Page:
Apple Updates Phone, Announces Watch, Makes it Easier to Pay

Apple Watch

My wife has been waiting for this day for two years. Her iPhone 4 is limping along and she’s ready for an upgrade. Apple unveiled its iPhone 6, iPhone 6 Plus, and Apple Watch to a friendly crowd in Cupertino this morning.
The new iPhones come in two sizes: 4.7 inches and 5.5 inches. The larger iPhone 6 Plus starts at $299, while the iPhone 6 starts at $199. The devices come in gold, silver, and space gray. They’ll both start shipping on September 19. iOS 8 update comes out September 17. The price of the iPhone 5s will drop to $99.
Tim Cook called the Apple Watch the “most personal device ever created.” The device is navigated using a “digital crown,” a button on the right. The Watch can communicate with other Apple Watch wearers. Users can interact with notifications from third-party apps, like Twitter and Facebook, or get directions using maps.
Apple Watch is designed to work with iPhone (including iPhone 5). A popular combination will be the larger iPhone 6 and the Watch.
As you’d expect from Apple, the Watch is beautifully designed with attractive straps and an interesting initial array of apps. The charger fits on the back of the Watch, it doesn’t require open contacts.
Product lead Jony Ive said, “You can’t determine the boundary between the object and the software. For example, a taptic engine on the back of the phone will tap your skin to provide walking directions.
A gyroscope and accelerometer power a pretty cool fitness app that will compete with current activity monitors. You’ll know more than you ever wanted to know about your fitness routine (or lack thereof).
Pay will prove useful–perhaps it will help the US catch up with Europe on fast secure payment (see this First Analysis post for more). The big announcements of the day–bigger phone screen, Watch and Pay–all reinforce the fact that Apple is a consumer electronics company.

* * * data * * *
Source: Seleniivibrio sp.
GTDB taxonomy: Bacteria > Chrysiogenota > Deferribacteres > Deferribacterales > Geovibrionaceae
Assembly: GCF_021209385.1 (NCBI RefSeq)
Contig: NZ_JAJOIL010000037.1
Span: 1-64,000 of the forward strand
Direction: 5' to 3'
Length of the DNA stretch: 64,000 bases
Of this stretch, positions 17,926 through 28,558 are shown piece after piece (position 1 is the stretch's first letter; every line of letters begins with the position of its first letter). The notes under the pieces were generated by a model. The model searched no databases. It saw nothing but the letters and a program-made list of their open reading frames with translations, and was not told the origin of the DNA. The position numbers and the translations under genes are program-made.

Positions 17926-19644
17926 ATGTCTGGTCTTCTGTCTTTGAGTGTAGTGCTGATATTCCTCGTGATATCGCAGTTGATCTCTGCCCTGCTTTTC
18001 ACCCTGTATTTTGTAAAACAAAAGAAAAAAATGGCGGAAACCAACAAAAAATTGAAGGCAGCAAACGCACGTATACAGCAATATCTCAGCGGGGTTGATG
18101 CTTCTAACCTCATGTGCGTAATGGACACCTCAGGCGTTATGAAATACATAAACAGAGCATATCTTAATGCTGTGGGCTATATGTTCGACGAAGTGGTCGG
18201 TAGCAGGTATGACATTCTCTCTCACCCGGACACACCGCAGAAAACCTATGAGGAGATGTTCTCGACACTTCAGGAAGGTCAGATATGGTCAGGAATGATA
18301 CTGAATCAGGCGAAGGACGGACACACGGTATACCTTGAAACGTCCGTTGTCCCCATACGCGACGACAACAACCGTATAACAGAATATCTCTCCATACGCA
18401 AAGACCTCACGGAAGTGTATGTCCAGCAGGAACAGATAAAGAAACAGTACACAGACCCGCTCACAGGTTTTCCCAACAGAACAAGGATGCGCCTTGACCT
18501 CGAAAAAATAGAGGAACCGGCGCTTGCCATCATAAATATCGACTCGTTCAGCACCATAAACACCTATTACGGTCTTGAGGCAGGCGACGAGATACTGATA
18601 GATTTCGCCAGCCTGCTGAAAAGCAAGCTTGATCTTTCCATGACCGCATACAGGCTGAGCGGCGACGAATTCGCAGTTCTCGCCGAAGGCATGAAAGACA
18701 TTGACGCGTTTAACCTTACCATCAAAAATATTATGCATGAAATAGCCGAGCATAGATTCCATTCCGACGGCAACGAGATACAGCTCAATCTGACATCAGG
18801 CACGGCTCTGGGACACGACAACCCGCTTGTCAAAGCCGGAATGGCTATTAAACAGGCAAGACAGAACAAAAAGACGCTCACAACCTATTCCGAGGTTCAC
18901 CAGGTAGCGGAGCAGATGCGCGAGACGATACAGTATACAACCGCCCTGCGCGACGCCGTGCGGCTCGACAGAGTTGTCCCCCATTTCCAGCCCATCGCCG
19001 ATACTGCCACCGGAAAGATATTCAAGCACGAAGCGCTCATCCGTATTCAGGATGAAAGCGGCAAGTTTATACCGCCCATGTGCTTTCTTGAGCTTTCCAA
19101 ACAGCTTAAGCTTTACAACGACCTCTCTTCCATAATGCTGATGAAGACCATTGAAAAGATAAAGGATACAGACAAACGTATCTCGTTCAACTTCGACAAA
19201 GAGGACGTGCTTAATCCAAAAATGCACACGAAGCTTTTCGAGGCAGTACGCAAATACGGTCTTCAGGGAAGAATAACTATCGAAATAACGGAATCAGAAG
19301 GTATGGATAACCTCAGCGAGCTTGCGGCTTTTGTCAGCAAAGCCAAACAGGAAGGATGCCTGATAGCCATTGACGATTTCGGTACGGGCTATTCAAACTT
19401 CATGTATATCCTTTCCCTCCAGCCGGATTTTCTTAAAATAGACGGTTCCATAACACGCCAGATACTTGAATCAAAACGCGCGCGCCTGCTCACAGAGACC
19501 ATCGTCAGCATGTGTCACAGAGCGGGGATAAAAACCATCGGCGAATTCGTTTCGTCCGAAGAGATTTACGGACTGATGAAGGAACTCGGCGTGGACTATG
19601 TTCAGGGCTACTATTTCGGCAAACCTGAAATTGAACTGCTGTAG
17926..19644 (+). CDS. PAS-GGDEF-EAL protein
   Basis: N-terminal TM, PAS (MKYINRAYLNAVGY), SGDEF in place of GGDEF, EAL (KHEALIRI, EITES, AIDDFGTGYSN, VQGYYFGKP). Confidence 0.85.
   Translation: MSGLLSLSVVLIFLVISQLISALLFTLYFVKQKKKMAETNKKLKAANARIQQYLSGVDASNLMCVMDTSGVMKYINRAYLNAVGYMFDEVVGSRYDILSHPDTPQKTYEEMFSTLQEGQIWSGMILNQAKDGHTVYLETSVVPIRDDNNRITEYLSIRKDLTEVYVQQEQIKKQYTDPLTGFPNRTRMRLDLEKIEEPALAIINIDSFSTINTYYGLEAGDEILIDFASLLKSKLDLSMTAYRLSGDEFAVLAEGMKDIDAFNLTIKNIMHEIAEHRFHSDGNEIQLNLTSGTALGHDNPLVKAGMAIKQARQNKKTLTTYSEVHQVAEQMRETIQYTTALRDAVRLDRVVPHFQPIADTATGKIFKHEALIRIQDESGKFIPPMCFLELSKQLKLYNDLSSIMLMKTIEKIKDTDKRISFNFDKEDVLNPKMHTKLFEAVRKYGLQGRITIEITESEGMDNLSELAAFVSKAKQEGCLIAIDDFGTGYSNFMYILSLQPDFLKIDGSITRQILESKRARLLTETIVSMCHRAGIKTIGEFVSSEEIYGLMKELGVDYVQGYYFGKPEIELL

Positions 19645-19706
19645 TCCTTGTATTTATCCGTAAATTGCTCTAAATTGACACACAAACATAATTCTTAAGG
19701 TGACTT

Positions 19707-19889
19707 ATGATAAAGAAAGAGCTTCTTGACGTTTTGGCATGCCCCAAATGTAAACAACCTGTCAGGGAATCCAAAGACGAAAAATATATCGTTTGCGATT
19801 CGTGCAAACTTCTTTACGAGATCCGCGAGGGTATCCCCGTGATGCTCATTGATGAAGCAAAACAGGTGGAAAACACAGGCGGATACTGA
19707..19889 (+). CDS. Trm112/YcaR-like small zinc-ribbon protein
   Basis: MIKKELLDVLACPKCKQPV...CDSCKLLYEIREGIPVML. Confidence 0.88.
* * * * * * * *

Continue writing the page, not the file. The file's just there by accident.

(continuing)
Biz Tools & Schools. What does the announcement mean for business and education? Not much. I’d be happy if Apple skipped a phone update and worked on a decent CRM–they just don’t seem to pay attention to basic business tools like relational databases.
It’s a good thing that most school districts have dropped their cell phone ban. An expanding array of wearable technologies–watches and glasses–means there will be more technology walking into classrooms. Teachers that find ways to harness that technology will often see great benefits.
While not inexpensive, the Watch would be a pretty cool app to power a high school or college fitness class that encourages students to develop personal wellness plans.
In the last week, we also saw Google launch a new edu blog. Along with Drive, apps, Classroom, Play, and Chromebooks, it suggests Google finally taking the education vertical seriously. However, the announcement today makes it clear that Apple remains a consumer focused company. Will you be joining my wife in line for Apple’s newest products?
Photo credit: Justin Sullivan, Getty Images  

Tom Vander Ark

Tom Vander Ark is the CEO of Getting Smart. He has written or co-authored more than 50 books and papers including Getting Smart, Smart Cities, Smart Parents, Better Together, The Power of Place and Difference Making. He served as a public school superintendent and the first Executive Director of Education for the Bill & Melinda Gates Foundation.

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